So Social Business technology vendors will tell you that 2013 saw the rise of Line of Business (LoB) as the key influencer in purchases, rather than IT. Sometimes signing the cheques (especially for cloud based services) and sometimes driving IT’s procurement priorities. This has implications for how technologies are acquired, since LoB are project based whereas IT are focussed on infrastructures for use across the organisation.
Projects often are not large or important enough to justify the purchase of an entire enterprise infrastructure, and that has led to a recurring theme in discussions with IT as they discover that the company is all ready running 4, or 5, or 10, different social business platforms for different projects (some in cooperation with IT, some independent but with acquiescence of IT, and quite a few without the knowledge of IT). Not only is this causing increased financial costs, but it also creating silos of knowledge and reinforcing exactly the sorts of barriers within the organisation that social collaboration is trying to remove.
This trend is also driving one of the characteristics of the age of Social IT. Big, enterprise wide, mega-projects, fully costed (and with all the risks taken out) are no longer seen as the way to succeed. Rather the right approach is to start many, small projects and evolve them, accepting the innovation risk of failure and investing in and developing the projects that prove they can deliver real value to the business. The mantra is that of continuous proces improvement, not wholesale process reengineering.
This is leading to organisations starting to put a strategy in place of acquiring an enterprise infrastructure which can start small and grow, hosting the evolution of divergent existing social projects, and being used as the platform for new ones. It is starting to require organisations to rethink their security policies and integration architectures to allow projects run on external cloud platforms, so as to avoid large, up-front investments (even if they could afford them – simply creating a large project drives behaviours and metrics which are ill-suited to the sort of agile, collaborative organisations that innovate successfully and outpace their competition).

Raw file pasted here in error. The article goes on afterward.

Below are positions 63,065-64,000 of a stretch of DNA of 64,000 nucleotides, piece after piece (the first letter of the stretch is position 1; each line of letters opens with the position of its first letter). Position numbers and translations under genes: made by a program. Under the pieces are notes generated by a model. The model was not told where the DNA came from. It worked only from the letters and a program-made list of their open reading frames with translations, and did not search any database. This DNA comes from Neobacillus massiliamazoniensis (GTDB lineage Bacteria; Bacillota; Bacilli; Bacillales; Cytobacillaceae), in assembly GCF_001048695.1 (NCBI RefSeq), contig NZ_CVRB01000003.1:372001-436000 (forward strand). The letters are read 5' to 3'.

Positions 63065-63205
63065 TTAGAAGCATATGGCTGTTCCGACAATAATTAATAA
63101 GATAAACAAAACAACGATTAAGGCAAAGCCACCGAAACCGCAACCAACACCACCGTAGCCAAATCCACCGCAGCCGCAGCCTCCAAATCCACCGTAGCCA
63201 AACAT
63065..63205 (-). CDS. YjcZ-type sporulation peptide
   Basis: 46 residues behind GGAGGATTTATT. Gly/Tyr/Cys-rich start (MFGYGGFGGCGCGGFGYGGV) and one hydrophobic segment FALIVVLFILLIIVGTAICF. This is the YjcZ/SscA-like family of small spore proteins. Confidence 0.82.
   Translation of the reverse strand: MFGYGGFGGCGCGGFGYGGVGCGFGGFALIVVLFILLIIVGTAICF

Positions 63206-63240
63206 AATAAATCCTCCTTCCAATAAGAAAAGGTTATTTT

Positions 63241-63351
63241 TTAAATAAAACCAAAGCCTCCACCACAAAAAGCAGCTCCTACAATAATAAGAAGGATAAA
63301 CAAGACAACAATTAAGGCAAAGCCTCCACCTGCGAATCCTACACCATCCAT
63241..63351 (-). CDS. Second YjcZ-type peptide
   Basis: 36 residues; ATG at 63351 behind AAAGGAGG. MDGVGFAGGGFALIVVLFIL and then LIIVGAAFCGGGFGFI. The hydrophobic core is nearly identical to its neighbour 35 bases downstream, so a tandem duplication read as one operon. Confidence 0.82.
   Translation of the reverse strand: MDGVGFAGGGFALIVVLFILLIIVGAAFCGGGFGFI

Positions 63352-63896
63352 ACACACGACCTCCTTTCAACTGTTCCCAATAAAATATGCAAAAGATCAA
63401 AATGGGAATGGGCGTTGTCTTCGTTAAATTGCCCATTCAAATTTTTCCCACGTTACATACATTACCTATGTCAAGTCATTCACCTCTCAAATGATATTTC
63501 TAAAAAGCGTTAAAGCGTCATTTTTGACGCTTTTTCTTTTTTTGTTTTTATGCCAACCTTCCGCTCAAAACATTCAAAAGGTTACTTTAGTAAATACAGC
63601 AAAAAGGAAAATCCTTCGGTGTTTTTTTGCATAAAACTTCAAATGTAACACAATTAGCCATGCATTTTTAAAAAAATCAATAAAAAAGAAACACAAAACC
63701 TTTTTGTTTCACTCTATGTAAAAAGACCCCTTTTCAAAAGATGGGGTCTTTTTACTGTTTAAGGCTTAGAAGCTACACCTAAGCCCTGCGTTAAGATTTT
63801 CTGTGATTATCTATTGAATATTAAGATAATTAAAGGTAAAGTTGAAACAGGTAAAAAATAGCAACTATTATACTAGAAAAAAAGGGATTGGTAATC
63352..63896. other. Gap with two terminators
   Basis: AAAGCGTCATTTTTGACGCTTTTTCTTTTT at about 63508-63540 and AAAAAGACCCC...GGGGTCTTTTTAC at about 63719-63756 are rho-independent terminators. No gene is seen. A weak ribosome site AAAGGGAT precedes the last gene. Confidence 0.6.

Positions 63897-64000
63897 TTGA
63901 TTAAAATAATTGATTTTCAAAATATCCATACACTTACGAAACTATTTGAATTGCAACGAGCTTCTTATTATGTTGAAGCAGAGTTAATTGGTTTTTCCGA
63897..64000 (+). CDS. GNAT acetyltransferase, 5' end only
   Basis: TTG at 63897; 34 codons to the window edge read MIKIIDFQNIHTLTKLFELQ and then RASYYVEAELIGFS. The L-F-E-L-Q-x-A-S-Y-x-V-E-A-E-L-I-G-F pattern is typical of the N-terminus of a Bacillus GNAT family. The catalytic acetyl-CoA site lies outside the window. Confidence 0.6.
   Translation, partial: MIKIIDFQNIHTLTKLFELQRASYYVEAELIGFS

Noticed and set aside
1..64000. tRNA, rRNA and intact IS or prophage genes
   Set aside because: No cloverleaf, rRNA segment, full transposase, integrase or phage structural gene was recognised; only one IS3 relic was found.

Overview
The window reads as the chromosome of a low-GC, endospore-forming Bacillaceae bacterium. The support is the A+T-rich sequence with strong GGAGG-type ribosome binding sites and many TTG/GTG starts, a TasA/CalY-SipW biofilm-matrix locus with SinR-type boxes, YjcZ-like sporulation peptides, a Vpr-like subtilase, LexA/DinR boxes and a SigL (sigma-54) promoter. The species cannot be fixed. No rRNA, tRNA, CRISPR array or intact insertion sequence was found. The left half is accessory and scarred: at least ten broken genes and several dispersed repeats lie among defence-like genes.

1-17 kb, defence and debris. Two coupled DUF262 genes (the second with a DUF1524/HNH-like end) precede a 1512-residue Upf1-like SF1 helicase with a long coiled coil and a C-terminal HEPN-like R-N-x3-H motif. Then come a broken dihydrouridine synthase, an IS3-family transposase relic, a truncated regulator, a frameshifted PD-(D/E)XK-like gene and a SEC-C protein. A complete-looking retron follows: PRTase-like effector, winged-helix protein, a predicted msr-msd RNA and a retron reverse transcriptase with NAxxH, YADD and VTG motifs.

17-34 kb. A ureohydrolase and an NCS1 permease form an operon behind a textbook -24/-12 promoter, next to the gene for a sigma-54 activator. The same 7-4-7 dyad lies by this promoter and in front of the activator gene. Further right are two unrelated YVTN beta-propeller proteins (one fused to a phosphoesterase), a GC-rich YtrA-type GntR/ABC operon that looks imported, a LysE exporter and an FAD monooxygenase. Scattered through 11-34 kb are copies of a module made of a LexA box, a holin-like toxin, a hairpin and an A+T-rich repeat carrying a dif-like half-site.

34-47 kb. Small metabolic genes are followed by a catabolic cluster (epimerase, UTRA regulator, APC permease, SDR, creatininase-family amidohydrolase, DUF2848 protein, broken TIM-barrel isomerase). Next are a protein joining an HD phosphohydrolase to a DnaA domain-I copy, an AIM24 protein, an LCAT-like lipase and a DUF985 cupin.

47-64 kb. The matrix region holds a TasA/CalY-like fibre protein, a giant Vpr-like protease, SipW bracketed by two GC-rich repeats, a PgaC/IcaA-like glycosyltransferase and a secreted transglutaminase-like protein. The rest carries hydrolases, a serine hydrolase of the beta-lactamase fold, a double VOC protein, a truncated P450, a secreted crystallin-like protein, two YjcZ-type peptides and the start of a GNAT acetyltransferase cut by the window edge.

Integration is key here. Not just with existing content and applications, but also across different solution domains. For example, it is increasingly becoming clear that the separation of marketing’s social media activities from internal social collaboration platforms has negative consequences. Organisations are realising that they cannot get benefits from their social listening if they cannot effectively communicate the insights it generates to the employees who need to understand them (and act on them). This requires internal collaboration with the employees that can take advantage of the insight to improve the company’s products, services and processes – and who knows where in the organisation they might sit?